One day late in the air campaign, there was a big commotion when we received a report from U.S. Special Operations Forces that a mobile Scud launcher had been identified just north of the Saudi-Kuwait border, in a position where it would pose the maximum threat (because of minimum range) to Bahrain and cities or key oil facilities in eastern Saudi Arabia. The report was amazingly detailed, stating that the missile was in erect firing position, even describing the launcher’s orientation azimuth. Every strike planning center in region scrambled to figure out the fastest way to attack the launcher. As it turned out, the “Scud” launcher was actually an oil derrick that had been in the exact same spot for decades. This event resulted in the production of a tongue-in-cheek “Special Operations Scud Identification Guide” that made the fax machine rounds, identifying everything from oil towers, to cranes, to sheep and camels as “Scuds.” We all got a good laugh at Special Operations expense.
A week or so after the British strike on the mobile launchers, I came across a human Intelligence report that had received little notice. Based on Jordanian press reporting, the report described how seven Jordanian tanker truck drivers, involved in smuggling UN-sanctioned oil out of Iraq, had been killed in a massive explosion a week earlier at a rest and refueling stop on the main road in western Iraq between Baghdad and the Jordanian border. I did some rudimentary “all-source analysis.” So much for the “monster hit.”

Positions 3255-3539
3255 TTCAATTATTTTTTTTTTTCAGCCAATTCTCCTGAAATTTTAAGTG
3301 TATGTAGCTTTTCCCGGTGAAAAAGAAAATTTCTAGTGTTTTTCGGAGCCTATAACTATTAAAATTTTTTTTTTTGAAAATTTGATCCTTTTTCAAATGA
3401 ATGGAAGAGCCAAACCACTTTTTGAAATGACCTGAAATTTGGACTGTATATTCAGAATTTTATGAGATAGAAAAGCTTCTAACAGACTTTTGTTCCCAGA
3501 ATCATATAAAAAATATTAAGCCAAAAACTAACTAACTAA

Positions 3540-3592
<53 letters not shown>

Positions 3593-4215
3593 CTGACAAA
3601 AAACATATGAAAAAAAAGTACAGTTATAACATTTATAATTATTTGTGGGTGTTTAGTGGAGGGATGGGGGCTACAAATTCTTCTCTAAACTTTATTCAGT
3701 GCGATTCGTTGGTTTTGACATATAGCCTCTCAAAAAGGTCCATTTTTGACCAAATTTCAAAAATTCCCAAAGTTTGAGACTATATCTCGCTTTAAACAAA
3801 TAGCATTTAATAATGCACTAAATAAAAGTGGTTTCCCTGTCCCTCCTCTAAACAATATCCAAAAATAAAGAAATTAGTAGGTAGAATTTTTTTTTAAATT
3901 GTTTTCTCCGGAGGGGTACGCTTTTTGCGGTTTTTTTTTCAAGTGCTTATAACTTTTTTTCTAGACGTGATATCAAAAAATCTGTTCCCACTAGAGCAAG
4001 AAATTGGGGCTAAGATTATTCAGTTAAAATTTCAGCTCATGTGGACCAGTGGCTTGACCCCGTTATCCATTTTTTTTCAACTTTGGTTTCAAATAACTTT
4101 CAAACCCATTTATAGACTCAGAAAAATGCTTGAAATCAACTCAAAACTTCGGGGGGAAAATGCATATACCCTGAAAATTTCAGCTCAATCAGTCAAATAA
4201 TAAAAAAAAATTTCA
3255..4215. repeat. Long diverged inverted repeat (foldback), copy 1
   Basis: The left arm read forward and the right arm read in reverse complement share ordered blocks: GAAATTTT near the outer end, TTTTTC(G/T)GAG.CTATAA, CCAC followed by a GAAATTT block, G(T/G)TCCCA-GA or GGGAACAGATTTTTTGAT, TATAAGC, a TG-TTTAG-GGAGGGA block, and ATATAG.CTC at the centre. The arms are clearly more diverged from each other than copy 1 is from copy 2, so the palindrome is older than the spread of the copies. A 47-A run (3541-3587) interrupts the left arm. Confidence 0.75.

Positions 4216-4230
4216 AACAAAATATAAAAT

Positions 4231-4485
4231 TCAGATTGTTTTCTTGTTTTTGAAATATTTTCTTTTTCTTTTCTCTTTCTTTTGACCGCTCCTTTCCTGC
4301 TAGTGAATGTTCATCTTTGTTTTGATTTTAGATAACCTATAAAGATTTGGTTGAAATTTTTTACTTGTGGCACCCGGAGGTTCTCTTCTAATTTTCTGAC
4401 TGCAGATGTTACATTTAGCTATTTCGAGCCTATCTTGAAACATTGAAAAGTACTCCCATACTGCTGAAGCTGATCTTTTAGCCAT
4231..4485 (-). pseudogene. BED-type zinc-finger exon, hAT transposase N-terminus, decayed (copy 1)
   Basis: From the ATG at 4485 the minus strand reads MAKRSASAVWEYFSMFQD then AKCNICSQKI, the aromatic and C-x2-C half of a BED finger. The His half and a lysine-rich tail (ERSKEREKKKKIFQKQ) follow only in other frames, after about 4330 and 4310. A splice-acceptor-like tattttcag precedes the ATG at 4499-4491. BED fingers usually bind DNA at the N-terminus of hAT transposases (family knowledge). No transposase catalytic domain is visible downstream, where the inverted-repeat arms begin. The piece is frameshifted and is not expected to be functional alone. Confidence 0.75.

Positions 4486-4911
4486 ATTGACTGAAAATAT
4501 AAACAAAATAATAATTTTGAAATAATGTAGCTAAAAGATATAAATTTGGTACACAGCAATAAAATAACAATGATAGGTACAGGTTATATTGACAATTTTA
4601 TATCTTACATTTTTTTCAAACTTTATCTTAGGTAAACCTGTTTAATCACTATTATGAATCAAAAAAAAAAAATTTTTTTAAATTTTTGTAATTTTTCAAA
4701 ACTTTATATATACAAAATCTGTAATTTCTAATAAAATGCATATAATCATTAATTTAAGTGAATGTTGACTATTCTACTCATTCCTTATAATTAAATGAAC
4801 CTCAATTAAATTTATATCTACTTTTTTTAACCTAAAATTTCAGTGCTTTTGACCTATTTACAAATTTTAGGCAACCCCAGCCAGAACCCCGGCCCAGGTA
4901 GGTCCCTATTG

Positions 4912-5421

After the war, when UN weapons inspectors went into Iraq, it was conclusively determined that not a single Iraqi mobile ballistic missile launcher was destroyed by Coalition aircraft. In my view, a quote from Vice Admiral Arthur early in the campaign pretty much summed it up, “This Scud hunt is dumber than dirt.”
18 February 1991. Central Arabian Gulf, Underway on USS Blue Ridge. “Mine Warfare.”
But for sheer luck, 18 February would have been the blackest day in U.S. Navy history since the sinking of the USS Indianapolis in July 1945. In shallow water like that of the Northern Arabian Gulf, the Italian-made Manta bottom influence mine will inflict catastrophic keel-breaking damage on any destroyer or cruiser-sized ship in the world. The only reason a billion dollar U.S. AEGIS-class guided missile cruiser and 300 of her crew are not resting on the bottom of the northern Arabian Gulf is because the Iraqis screwed up the sensitivity setting of the Manta mine that detonated too late, only damaging the USS Princeton (CG-59). Had the mine worked as designed, Princeton would have gone to the bottom in seconds, and in a single incident would have practically doubled the total number U.S. combat deaths in the entire Desert Storm operation, which would have had profound consequences for the future of the U.S. Navy. Because the worst did not happen, the U.S. Navy continues to bury its head in the sand and pay lip service to dealing effectively with the most cost-effective weapon in naval warfare, the mine. (2021 Comment: I think we do better at this now, but still….)